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How to choose a midwife

In observance of the International Year of the Nurse and the Midwife, a certified nurse-midwife explains the different options among the profession

In a global initiative to recognize the vital role nurses and midwives play in providing health services, the World Health Assembly has designated 2020 the International Year of the Nurse and the Midwife. Nurses and midwives account for nearly 50 percent of the global workforce, according to the World Health Organization, and provide essential health services well beyond the walls of a traditional health care setting.

You would be hard pressed to find someone that hasn’t been seen by a nurse, whether through an emergency room visit, a scheduled surgery or to stay up-to-date on their immunizations. And everyone knows a midwife delivers babies. Is that all they do, though? And are they all nurses? Texas A&M College of Nursing’s Robin Page, PhD, APRN, CNM, assistant professor, speaks to the different certifications, what they mean to patients and how to make an educated decision when choosing a midwife.

What is a midwife?

“There are different kinds and models of midwifery that offer varying levels of education and experience,” Page said. “The primary differences are related to the certifications a midwife carries based on higher education, and not all midwives are nurses.”

In its most basic definition, a midwife is someone trained to assist a woman in childbirth, but certified midwives can have a much wider scope, encompassing a full range of primary health care services for women from adolescence to post-menopause.

The two most widely accepted credentials are certified midwife (CM) and certified nurse-midwife (CNM). Both are obtained through the American Midwifery Certification Board (AMCB) and require graduation from a nurse-midwifery education program accredited by the American College of Nurse-Midwives (ACNM) Accreditation Commission for Midwifery Education (ACME).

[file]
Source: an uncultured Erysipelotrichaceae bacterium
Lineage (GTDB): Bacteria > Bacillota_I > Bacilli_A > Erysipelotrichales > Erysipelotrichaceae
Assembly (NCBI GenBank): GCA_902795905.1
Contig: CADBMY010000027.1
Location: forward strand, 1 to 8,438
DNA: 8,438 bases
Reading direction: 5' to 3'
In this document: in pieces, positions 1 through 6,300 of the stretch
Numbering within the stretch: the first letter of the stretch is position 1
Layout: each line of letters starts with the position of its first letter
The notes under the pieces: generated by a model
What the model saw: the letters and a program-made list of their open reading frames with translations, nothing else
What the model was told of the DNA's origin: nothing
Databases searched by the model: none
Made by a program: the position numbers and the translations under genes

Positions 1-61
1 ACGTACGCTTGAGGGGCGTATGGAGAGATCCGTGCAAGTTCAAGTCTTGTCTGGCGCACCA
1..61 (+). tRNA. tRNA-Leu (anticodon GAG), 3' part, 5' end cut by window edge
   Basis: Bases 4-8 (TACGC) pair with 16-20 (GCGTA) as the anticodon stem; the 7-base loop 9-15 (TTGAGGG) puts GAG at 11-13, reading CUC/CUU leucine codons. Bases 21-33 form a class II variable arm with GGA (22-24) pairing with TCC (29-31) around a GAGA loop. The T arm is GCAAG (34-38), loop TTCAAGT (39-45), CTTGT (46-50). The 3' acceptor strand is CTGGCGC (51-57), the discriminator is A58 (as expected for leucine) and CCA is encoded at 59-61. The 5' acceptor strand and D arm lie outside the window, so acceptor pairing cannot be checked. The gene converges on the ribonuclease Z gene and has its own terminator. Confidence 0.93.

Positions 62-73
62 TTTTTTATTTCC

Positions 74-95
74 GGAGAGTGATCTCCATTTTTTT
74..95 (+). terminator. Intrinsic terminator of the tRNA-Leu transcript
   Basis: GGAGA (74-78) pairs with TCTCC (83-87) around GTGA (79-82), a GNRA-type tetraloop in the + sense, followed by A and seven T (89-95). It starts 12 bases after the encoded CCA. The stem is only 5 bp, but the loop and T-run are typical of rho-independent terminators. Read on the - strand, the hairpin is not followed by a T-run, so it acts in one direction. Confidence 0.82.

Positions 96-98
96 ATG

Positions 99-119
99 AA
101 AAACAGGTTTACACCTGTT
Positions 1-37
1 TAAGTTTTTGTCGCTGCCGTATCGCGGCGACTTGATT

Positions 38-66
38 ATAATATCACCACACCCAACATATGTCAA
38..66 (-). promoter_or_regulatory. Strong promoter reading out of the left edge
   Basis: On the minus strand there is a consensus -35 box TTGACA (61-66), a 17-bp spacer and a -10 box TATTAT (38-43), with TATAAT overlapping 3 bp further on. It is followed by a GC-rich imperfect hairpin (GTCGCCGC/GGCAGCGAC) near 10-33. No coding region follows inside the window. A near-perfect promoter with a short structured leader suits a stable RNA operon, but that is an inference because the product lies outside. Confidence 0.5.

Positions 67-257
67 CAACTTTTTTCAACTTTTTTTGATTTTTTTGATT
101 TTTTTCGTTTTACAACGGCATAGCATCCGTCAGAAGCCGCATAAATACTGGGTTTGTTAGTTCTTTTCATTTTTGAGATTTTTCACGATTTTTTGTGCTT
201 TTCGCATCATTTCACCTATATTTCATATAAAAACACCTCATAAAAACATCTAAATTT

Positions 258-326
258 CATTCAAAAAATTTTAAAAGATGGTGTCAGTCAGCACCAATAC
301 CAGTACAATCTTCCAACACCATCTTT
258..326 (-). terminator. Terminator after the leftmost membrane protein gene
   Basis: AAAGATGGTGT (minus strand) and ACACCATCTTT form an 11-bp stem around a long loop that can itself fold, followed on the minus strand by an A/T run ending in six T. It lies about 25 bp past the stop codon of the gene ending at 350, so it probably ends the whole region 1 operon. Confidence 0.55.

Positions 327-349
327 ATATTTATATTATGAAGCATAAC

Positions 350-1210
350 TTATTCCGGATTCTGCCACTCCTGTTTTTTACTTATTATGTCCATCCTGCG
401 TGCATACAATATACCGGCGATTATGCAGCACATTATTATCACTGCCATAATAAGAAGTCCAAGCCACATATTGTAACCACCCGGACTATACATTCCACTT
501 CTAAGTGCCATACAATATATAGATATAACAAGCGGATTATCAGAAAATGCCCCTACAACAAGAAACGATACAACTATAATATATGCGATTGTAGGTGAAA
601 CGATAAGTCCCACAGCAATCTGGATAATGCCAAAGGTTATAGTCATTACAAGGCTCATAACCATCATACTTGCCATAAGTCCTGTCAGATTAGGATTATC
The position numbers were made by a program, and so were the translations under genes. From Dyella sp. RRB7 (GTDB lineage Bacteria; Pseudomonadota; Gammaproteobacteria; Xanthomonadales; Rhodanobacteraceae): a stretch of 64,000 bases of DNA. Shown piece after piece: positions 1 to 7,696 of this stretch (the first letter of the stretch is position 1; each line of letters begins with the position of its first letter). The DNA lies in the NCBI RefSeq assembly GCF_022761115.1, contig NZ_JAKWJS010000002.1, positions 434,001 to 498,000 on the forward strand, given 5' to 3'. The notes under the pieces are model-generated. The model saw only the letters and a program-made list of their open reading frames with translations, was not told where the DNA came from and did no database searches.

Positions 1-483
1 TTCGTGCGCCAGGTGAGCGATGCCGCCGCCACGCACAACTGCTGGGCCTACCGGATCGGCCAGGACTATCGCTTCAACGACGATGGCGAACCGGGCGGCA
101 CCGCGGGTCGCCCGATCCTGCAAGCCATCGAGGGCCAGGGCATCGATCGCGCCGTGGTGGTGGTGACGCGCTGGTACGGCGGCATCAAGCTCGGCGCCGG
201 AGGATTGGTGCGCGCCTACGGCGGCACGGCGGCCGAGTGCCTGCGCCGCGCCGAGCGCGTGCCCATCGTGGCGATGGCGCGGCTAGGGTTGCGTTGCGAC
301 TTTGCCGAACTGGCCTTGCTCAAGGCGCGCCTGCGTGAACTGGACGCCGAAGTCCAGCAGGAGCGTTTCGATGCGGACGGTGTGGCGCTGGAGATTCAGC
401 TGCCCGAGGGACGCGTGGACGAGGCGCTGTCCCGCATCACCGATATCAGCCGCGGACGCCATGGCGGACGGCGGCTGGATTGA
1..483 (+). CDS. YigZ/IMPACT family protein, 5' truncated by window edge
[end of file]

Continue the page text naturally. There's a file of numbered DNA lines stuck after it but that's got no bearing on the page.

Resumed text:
A certified midwife holds a graduate degree from an accredited college or university—not necessarily in nursing—with required health and science courses as part of their midwifery program.

A certified nurse-midwife holds both a bachelor of science and master of science in nursing degree from an accredited college or university, maintains licensure as a registered nurse and, across each state, has the authority to prescribe medications and obtain the CNM licensure. Furthermore, CNMs are advanced practice registered nurses (APRNs), which also includes family nurse practitioners, clinical nurse specialists and nurse anesthetists.

Benefits of selecting a midwife for childbirth

“One of the main reasons women choose to have a midwife is because they want more personalized attention,” Page said. “During labor and delivery, a midwife is more likely to remain alongside the mother throughout the entire labor and birthing process.”

There is also greater opportunity for an expectant mother to form a bond with a midwife because all prenatal, labor and delivery, and post-partum care, including the first 28 days of a healthy infant’s life, can be provided by the midwife. Some patients may find comfort in this type of personalized care.

It is also common for those expecting to take finances into consideration. Many turn to midwives and home births in search of a less costly alternative to hospital care, but Page cautions this can be a misguided expectation.

“Choosing a midwife is not an incentive to save money because the cost is actually similar to other health care providers,” Page said. “However, you could potentially reduce cost in facility expenses if you choose a home birth or a birth center.” This is making the assumption the mother and unborn child are most likely to deliver without medical intervention.

“If parents are looking to go with a midwife, the mother will be screened by that midwife to identify any risk factors,” Page said. These risk factors can include previous cesarean sections, preeclampsia, cardiac disease, high blood pressure and diabetes.

Even with the most thorough screening, sometimes interventions are still needed. Midwives are trained, equipped and prepared to handle unexpected emergencies. There are varying models within midwifery but often a physician capable of performing a c-section, or other necessary surgery, is on-call. In some instances, a birthing center or midwifery practice may operate within a hospital.

Choose what’s right for you

Because there are many factors to consider, expectant parents should independently research birth options before making a decision. Page recommends using the American College of Nurse-Midwives as a respected and reliable resource that includes information about each type of midwife.

“It’s important to remember that different types of midwives bring a variety of strengths to the table,” Page said. “Asking questions about experience in relation to education and credentials can help determine the optimal birth plan to ensure the comfort and safety of the mother and her child.”

Nursing graduates and midwifery

Graduates of the Texas A&M College of Nursing undergraduate and graduate programs interested in becoming a certified nurse-midwife have an opportunity to pursue the CNM certification. As an accredited college by the Commission on Collegiate Nursing Education (CCNE), Texas A&M nursing students continue to maintain a 99 percent pass-rate of the NCLEX-RN® licensure exam and meet the higher education requirements set by the AMCB to seek the additional midwifery curriculum needed to earn certification.

Media contact: Dee Dee Grays,, 979.436.0611

Kala McCain

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